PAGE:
Having this discussion in the audit committee, the committee charged with overseeing the council’s risk-control, is just common sense. Unfortunately, common sense is not always that common at Derwentside Council.

Sniffer Owen

I first knew I was a nerd when I was the only one of the 27 Lib Dem Councillors on Durham County Council to ask to go on the audit committee. I’ll certainly know it on Thursday when I spend the morning on the Audit Committee at the County Council, and the afternoon at the Audit Committee of the District Council.

The result of this nerdiness was about four hours spent going through accounts. And did I come up with anything? Well actually, yes I did. Nothing earth shattering, but one  question I raised was how the number of allotments had risen from 68 to 84. This produced the answer that actually they hadn’t. The original figure of 64 was just plain wrong, as was 84. It should have been 87!

Was it for this that I entered local politics. Not really. Except that taking the job seriously, looking at the detail, asking the questions, is the absolutely necessary part of councillors making sure that the administration is doing the job right. And of course, there were more interesting questions.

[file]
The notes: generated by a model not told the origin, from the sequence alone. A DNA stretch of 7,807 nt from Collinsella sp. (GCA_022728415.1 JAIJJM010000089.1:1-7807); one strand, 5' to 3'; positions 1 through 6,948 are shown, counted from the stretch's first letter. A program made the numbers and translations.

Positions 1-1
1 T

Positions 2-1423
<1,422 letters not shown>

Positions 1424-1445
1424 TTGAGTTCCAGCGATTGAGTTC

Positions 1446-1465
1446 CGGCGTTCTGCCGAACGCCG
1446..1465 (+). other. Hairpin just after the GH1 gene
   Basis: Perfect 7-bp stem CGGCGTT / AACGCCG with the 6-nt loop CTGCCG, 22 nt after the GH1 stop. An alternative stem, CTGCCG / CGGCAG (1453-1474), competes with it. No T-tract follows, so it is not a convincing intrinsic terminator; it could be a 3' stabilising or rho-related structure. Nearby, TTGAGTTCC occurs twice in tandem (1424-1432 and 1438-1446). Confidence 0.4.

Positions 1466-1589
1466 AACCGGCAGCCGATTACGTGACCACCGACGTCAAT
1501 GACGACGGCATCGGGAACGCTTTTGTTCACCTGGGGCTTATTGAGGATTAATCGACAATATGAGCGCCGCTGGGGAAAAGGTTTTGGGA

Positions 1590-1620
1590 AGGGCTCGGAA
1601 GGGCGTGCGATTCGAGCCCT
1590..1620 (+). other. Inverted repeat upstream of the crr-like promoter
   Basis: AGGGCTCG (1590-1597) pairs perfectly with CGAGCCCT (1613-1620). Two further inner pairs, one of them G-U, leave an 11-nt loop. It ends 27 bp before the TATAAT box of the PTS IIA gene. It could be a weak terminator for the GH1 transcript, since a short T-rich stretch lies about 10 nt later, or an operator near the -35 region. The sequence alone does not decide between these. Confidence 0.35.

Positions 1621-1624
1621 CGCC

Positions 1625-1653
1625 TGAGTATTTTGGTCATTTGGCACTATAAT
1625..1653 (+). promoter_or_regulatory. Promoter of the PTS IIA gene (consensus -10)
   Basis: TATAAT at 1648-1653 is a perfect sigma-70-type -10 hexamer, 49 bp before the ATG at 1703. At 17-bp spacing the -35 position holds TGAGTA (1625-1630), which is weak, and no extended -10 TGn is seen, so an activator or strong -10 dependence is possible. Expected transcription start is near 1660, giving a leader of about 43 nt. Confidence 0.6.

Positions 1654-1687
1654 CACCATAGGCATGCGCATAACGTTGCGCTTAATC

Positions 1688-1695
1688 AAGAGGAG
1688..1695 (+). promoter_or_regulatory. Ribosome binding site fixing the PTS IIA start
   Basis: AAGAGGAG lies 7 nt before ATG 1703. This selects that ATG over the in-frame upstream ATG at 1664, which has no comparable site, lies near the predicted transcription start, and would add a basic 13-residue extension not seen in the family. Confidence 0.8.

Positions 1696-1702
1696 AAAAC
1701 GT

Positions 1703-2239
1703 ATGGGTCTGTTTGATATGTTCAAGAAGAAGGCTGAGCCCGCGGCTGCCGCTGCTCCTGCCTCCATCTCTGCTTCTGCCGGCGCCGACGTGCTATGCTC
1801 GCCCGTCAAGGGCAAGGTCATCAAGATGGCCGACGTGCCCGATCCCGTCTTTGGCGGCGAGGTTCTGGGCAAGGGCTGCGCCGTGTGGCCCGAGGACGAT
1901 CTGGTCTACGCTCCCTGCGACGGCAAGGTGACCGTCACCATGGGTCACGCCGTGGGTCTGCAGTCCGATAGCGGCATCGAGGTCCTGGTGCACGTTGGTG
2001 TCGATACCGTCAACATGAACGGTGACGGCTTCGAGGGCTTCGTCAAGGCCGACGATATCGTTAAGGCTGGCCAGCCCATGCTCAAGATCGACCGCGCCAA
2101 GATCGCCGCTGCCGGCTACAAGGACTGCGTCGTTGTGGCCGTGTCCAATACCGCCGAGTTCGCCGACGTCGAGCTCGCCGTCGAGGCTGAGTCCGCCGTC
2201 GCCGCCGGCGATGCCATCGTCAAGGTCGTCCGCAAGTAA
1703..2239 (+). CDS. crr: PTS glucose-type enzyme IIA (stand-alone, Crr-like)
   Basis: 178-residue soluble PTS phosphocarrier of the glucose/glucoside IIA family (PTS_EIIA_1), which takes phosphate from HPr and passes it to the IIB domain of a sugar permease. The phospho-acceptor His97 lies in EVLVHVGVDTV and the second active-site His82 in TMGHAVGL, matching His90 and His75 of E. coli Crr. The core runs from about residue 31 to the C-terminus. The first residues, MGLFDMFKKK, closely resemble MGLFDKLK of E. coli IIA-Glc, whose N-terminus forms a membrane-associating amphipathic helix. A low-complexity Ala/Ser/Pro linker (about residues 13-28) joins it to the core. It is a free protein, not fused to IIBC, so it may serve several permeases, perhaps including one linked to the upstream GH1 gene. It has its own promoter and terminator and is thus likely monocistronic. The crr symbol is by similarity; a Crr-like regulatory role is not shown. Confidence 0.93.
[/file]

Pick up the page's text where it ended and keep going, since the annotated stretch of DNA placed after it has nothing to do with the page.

I was particularly taken by the answer to my question about how much land had been transferred to Project Genesis this year, and for what price? The answer apparently is 27.39 hectares (which you will instantly know to be 67.68 acres) for £2 “as specified in the Genesis Project agreement”. Now that did interest me because although I’ve heard this figure before, I’ve never seen it written in any of the original agreement papers. In fact, if the papers I’ve been provided with are accurate copies, the figure in the supervision agreement is actually blank!

When you link that to the fact that the original deed setting up the Genesis Trust specified that the leader of the largest opposition party on the council should be represented on the trustees ex officio, but the current one was unaware of it, you wonder exactly what control our council has been exerting over the trust.

Sniffer Owen is hoping for answers to that on Wednesday’s meeting. Let me know if you’re interested too.

Genesis Maps

I’m expecting a surge in readership in the next twenty-four hours as people log in to see what Project Genesis was designed to do to our townscape!